The branch pressure gauge 58 on the apparatus 5 registers the output pressure. The technician monitors the guage 58 while adjusting the controller dial. The controller only has to pressurize the air pipe 41 and the gauge 58. Thus, the time required to adjust and evaluate is significantly shortened over the time required for the previous calibrating methods. Previous methods with the HVAC system in operation require the damper to move and thus change the differential pressure in the duct. It takes a significant amount of time for the air flow in the duct to stabilize so that a proper evaluation can be made.
The branch output pressure signal for maximum air flow is then set. First the thermostat pressure variable regulator 50 is adjusted to provide the thermostat input port 38 of the controller 5 with the thermostat pressure for maximum air flow or approximately 15 psi. The differential pressure controller 54 is adjusted, until gauge 56 displays the differential pressure for maximum air flow as obtained from the chart. The high flow setting dial or similar device of the controller is then adjusted to provide a predetermined output pressure which is displayed on gauge 58. This pressure signal is some value less than the maximum pressure to operate the damper. As with setting the minimum air flow position to provide a margin of error and allow for the narrow operating range of the damper actuator, the technician typically sets the controller so the branch signal for maximum air flow is above the mid-point and below the maximum value of the actuator operating range.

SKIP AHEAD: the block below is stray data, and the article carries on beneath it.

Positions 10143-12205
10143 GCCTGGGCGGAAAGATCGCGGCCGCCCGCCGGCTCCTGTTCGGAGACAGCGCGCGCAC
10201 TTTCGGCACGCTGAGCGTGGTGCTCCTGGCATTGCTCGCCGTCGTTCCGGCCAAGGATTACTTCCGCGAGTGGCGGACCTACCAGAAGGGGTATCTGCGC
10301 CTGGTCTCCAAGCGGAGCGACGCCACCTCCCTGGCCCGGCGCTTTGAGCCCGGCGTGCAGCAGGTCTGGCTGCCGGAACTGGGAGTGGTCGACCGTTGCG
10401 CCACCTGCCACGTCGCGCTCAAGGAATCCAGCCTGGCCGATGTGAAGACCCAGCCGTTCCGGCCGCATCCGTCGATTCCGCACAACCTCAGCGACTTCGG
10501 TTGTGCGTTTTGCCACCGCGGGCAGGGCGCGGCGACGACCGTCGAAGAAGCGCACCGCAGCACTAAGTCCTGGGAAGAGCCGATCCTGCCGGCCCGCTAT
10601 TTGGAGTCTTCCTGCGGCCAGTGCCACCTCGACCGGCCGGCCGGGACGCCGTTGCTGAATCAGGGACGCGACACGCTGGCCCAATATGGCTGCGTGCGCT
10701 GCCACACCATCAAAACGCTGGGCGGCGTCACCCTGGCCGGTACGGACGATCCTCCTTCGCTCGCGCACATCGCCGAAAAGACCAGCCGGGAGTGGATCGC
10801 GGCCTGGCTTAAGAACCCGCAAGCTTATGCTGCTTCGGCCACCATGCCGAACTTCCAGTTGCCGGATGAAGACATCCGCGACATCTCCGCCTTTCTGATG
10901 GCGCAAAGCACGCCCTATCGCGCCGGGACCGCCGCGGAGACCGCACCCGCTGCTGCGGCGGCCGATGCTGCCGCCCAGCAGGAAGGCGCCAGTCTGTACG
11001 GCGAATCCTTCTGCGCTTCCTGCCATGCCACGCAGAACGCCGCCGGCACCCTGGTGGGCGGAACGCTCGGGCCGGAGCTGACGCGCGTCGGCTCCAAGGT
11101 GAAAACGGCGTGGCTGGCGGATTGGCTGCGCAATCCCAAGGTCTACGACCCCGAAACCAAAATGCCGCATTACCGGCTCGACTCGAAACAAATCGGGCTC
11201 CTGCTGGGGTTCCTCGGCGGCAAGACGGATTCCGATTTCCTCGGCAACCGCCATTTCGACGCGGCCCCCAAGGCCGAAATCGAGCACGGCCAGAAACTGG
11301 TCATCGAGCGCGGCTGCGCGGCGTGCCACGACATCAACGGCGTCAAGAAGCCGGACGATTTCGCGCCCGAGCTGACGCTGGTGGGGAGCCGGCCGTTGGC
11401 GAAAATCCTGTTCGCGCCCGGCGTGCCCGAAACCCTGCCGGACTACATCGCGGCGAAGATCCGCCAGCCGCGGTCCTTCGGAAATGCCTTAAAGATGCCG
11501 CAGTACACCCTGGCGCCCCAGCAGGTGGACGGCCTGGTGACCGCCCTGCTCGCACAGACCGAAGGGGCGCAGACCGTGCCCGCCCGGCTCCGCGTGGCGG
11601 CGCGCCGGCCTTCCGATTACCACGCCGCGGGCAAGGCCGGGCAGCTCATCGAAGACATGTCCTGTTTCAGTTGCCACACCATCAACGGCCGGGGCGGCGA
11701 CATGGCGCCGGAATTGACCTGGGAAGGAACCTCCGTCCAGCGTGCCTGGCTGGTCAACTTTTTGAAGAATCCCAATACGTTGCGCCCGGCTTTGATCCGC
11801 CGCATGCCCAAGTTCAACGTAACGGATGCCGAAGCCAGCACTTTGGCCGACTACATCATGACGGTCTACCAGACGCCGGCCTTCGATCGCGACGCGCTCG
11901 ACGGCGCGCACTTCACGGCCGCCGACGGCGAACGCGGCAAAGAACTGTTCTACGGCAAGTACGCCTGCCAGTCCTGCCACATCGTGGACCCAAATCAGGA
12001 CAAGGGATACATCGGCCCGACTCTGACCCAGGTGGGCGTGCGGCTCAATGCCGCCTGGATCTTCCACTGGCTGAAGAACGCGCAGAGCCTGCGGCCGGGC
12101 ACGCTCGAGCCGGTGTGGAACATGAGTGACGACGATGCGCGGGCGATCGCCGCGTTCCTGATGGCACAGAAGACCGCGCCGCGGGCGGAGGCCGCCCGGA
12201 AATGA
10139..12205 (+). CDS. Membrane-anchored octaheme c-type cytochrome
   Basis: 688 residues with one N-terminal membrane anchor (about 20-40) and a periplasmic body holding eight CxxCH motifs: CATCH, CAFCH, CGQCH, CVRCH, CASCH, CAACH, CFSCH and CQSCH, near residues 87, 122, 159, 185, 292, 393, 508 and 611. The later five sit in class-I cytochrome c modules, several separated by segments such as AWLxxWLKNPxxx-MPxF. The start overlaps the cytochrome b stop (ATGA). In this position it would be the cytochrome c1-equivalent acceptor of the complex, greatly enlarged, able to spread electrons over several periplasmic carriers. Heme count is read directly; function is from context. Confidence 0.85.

The branch pressure gauge 58 on the apparatus 5 registers the output pressure. The technician monitors the guage 58 while adjusting the controller dial.